Pitchers and catchers are just eleven short days away, but two of the Yanks’ most important pieces are already down in Tampa getting their workout on. Anthony McCarron has the word:
Anyway, I am down here for a little pre-spring training visit and saw several Yankees hard at work, including Jorge Posada and Chien-Ming Wang. Posada has been showing up most days since early December to get his surgically-repaired shoulder ready for the season and says he can feel great progress and there’s no pain. He made 140 throws during a workout Monday and says he’ll increase the intensity Wednesday. He throws every other day and while he won’t be ready to catch in spring training until at least March 6, he said, he will be ready for opening day.
After a light workout in the batting cage, Posada went through a series of strenuous exercises in the weight room and did some agility drills.
As for Wang, he threw his first pre-spring training bullpen, going for seven minutes and 27 pitches. Decked out in a dark blue shorts and a gray Yankees’ T-shirt pulled over a long-sleeve T-shirt, he threw only fastballs under a blue sky. Pitching coach Dave Eiland was among those who watched, along with pitching guru Billy Connors.
Wang, whose 2008 season was wrecked by foot injuries, said afterward, “Everything feels fine. It’s just normal.” Wang had gotten a clean bill of health in October from Yankee doctors, even throwing a few bullpens then. When he went home to Taiwan during the winter, he did a lot of fitness work on his feet, he said.
Well, of course Posada thinks he’ll be ready for Opening Day, anyone could have told you that. The real issue is whether or not the doctors say he’s ready. It’s very encouraging that he’s so far along in his rehab and hasn’t suffered any setbacks, but until he gets back out there in game action we just won’t know. Same goes for Wang.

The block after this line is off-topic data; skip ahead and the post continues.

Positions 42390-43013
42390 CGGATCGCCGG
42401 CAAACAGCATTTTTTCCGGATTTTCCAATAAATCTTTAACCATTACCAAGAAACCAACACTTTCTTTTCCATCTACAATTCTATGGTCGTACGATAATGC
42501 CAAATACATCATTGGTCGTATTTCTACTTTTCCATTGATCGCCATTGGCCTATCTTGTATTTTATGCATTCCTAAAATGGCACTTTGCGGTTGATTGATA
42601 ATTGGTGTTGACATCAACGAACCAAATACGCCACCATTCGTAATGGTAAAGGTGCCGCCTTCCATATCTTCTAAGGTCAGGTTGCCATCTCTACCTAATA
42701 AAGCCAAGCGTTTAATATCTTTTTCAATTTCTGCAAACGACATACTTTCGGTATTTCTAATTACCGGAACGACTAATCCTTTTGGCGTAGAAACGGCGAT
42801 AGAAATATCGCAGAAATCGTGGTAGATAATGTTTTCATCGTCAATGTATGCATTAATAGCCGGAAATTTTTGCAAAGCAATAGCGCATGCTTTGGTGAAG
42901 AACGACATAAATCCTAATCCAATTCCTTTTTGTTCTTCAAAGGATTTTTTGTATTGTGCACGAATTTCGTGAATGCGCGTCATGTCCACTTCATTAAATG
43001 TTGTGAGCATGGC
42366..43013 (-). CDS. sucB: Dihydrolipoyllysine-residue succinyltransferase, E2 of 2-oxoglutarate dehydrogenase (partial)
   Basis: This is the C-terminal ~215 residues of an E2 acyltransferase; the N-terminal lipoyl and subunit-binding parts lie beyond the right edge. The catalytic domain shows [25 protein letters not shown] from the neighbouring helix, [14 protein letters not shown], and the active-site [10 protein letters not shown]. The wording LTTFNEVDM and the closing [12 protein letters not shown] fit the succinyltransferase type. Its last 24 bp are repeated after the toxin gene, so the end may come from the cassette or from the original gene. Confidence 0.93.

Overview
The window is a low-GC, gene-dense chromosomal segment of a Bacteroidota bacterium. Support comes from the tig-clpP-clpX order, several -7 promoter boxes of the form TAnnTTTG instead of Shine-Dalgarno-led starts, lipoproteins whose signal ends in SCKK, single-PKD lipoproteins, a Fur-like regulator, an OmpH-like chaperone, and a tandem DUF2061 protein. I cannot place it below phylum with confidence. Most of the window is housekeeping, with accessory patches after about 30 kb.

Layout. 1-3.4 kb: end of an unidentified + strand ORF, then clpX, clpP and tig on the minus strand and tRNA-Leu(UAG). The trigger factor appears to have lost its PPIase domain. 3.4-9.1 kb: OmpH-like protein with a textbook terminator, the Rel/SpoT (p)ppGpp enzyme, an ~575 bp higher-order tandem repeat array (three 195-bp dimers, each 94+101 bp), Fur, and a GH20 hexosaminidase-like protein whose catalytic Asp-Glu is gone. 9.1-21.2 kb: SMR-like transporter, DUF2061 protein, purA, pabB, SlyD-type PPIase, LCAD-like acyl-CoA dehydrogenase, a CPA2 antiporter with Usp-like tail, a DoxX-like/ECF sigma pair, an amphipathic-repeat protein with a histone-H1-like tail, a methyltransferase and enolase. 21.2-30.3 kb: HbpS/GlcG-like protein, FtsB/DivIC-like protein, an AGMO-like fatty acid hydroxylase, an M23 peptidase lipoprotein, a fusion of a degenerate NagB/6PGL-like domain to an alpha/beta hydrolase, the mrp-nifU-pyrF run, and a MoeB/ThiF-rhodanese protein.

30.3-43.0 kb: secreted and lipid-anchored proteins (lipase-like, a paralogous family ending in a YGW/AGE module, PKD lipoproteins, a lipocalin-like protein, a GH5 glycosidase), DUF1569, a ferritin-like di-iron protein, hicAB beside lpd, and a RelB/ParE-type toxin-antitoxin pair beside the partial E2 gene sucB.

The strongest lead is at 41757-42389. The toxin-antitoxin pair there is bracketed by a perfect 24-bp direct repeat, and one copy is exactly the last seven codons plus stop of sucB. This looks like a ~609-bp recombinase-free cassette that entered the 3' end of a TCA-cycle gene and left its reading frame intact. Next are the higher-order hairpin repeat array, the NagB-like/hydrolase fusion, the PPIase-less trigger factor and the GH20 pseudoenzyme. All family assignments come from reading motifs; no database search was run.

Anyway here’s your open thread for the night. Rangers great Adam Graves is having his #9 jersey retired tonight at the Garden. The ceremony started at 6:30, but you can still flip over and catch the bulk of it. Hot shot prospect Artem Anisimov will also be making his NHL debut for the Blueshirts tonight, think of it as the hockey equivalent of Phil Hughes‘ first start. The Nets are hosting the Bucks, and the Knicks won’t give up 61 points to one player tonight because they’re off. The Caribbean Series (Mexico vs Venezuela) is on MLB Network at 9pm. Hooray for live baseball. Anything topic’s fair game here, just be cool.
Photo Credit: Bill Kostroun, Associated Press
Maury Brown at The Biz of Baseball has the news. The award winning sportscaster will join the network immediately, and host special original programming and head back to the broadcast booth for select games. Costas obviously is great addition to the network, but let’s just hope they don’t force him down our throats. Costas is good in moderation, but we don’t need to see his holier than thou schpeel every night. · (12) ·
This is the time of year when we fans have nothing to complain about except the bench. With the additions of CC Sabathia & AJ Burnett, as well as the return of Andy Pettitte, the Yanks’ starting rotation is as set as can be in February. Phil Hughes, Ian Kennedy and Al Aceves provide some Triple-A depth for spot starts. The bullpen is chock full of options, and the additions of Mark Teixeira and Nick Swisher fortify the offense. Just about the only part of the team that can use some real improvement is the bench corps.
One problem with being the Yankees is that it can be tough to get those borderline everyday/bench players to come to the Bronx because of a lack of opportunity. Take David Eckstein for example. The little scrapper would have been a solid pickup as a backup middle infielder, providing pesky at-bats of the bench while being capable of playing everyday should Derek Jeter or Robbie Cano hit the DL for a few weeks, but why would he pass up a chance to start and play everyday for the Padres for the opportunity to ride the pine for the Yanks? It just makes sense for him to head to San Diego.
Because of this, the only real way the Yanks can acquire quality players for the bench is by trading for them. Just look at the 1996 team’s bench: Charlie Hayes and Cecil Fielder were both acquired in mid-season trades – Hayes from the Pirates for a PTBNL, Fielder for the disgruntled Ruben Sierra and 1993 first rounder Matt Drews, who was in the process of flaming out because of extreme control issues. Both Hayes and Fielder were available because of unfavorable contract situations, so why can’t the Yanks work a similar scheme thirteen years later?
After the jump is a few potential mid-season trade targets that fit the bill for that oh so terrible bench.